How I Got That Shot: JB Sallee | Profoto (US)

How I Got That Shot: JB Sallee

13 January, 2018

Written by: Rangefinder Magazine


WHEN FELLOW PHOTOGRAPHER and good friend Catherine Hall asked us to photograph her wedding in Lake Tahoe, we were honored

Our studio is based in Dallas, Texas, and anytime we travel for a destination wedding we always offer a complimentary second-day shoot. Not only is this a great way to to get to know our clients better— and to photograph additional amazing images for their wedding album—it’s also an opportunity for us to push ourselves to shoot something new and phenomenal that we would not be able to shoot in our usual Dallas setting.

On the second night of this Lake Tahoe shoot, we were set up to photograph the couple in front of the rising blood moon when I happened to notice the amazing starry-night scene happening behind me. I flipped the scene, shooting directly into my two full-powered Profoto B1s, placed behind the subjects, with one Profoto B2 at half power located under the camera as a fill light. This image was shot at f/8 with a 14mm aspherical lens, so that the B1s would starburst to add a bit of drama to this image.

When lighting our subjects, we ascribe to one rule: drama! Keep it clean and simple, but most importantly, give the clients something they have never seen before. As a photography and art history major, many artists have influenced my rules and style over the years, but I am most inspired by the work of my wife and business partner, DeEtte, every day. She uses her personality to make people feel at ease in front of the camera, and when it comes to wedding and portrait work, that is just as important as good lighting.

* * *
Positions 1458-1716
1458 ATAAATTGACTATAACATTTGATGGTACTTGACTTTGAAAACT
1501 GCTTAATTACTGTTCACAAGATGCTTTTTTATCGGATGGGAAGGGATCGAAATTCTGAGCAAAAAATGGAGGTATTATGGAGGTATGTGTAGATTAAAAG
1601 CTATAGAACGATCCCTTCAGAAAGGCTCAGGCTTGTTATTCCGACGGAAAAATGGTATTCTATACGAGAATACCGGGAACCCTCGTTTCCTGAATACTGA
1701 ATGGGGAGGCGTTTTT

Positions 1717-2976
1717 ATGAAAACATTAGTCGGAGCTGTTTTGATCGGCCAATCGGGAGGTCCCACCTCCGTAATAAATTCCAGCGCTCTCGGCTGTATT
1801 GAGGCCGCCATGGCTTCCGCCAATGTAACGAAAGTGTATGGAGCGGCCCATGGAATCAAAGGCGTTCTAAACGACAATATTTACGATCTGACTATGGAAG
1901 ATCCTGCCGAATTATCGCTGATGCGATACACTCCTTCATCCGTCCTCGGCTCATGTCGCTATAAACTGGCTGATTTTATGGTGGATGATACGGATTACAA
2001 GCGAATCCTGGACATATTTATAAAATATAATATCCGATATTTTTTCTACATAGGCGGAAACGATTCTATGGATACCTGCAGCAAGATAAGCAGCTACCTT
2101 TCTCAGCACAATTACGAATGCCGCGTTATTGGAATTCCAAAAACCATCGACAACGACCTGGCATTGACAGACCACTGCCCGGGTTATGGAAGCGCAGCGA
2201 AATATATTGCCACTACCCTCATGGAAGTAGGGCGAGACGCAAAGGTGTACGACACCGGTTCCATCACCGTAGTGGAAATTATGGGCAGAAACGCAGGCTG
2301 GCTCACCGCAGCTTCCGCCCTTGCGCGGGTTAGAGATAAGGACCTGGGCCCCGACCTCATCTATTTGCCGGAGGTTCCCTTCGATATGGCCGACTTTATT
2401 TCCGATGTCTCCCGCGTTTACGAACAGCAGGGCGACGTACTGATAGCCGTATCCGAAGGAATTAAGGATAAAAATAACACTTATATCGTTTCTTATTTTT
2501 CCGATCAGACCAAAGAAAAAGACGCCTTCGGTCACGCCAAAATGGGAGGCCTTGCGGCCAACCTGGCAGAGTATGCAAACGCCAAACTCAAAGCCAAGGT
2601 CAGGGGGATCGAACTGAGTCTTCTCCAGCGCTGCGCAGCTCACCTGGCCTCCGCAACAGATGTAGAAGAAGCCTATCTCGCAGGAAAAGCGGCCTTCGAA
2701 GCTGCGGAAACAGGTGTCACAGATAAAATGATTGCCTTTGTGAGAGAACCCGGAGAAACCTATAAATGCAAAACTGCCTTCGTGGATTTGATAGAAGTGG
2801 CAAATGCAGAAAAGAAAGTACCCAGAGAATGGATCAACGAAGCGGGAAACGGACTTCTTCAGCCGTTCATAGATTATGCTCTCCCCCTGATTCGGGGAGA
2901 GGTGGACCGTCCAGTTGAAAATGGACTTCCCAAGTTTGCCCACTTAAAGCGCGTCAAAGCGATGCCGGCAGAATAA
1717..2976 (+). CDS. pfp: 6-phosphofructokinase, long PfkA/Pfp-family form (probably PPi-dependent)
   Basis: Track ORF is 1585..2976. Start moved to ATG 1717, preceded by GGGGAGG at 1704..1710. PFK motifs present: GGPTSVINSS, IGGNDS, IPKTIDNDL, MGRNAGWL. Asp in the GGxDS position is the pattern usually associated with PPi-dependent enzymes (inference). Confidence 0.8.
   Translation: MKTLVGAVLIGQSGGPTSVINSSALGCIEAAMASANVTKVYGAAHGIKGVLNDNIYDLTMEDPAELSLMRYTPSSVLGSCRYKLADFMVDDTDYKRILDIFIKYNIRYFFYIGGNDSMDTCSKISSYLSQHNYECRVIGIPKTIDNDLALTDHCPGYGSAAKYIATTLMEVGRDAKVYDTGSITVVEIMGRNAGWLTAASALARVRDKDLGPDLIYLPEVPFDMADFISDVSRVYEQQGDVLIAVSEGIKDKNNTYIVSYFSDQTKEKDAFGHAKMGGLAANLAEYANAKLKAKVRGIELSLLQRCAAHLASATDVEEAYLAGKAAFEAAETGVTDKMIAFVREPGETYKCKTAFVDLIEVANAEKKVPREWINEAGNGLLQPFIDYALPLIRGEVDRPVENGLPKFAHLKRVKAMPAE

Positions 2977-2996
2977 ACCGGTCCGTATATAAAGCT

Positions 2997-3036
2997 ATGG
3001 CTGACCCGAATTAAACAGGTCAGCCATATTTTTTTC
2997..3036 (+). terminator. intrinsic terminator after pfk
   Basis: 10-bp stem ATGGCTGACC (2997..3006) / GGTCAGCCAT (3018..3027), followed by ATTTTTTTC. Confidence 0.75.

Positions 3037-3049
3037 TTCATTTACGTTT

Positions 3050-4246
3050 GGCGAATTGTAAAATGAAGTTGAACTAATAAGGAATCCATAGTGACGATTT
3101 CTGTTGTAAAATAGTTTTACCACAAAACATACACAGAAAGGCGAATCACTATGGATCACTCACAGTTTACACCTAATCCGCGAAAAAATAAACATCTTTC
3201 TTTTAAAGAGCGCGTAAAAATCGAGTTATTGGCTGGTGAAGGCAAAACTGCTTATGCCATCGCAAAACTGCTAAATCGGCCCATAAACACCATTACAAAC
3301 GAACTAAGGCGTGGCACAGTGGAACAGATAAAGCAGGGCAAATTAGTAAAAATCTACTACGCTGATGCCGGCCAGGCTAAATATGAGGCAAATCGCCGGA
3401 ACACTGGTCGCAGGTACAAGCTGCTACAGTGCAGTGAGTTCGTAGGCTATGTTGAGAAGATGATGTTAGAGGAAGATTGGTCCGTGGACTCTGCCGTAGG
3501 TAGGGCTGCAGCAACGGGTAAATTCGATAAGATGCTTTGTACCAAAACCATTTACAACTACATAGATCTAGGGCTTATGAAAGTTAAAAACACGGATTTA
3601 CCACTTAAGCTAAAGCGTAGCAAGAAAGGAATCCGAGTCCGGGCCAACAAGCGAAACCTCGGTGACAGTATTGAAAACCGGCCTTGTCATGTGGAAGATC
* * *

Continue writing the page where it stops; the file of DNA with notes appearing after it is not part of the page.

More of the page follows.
To learn more about the Profoto B1 and B2 lights, please visit See more from Sallee Photography at





  • KEEP IT SIMPLE and don’t overthink your lighting set up. We often use only one light placed behind the subject to separate him or her from the background.  
  • NEVER LEAVE YOUR CLIENTS STANDING AROUND while you are messing with your lights. Arrive early to test your lights and bring an assistant that is personable.
  • PRACTICE, PRACTICE, PRACTICE. With every session, you grow stronger lightshaping abilities and can impress your client with dramatic, stylized imagery.
  • I PREFER GETTING IT RIGHT IN-CAMERA, but sometimes I will leave a snooted B2 in the shot and take it out later in postproduction. It is a bit more work, but the most important part of what we do is paint with light. I will never sacrifice perfect lighting angles over a simple fix in post


Written by: Rangefinder Magazine

Products used in this story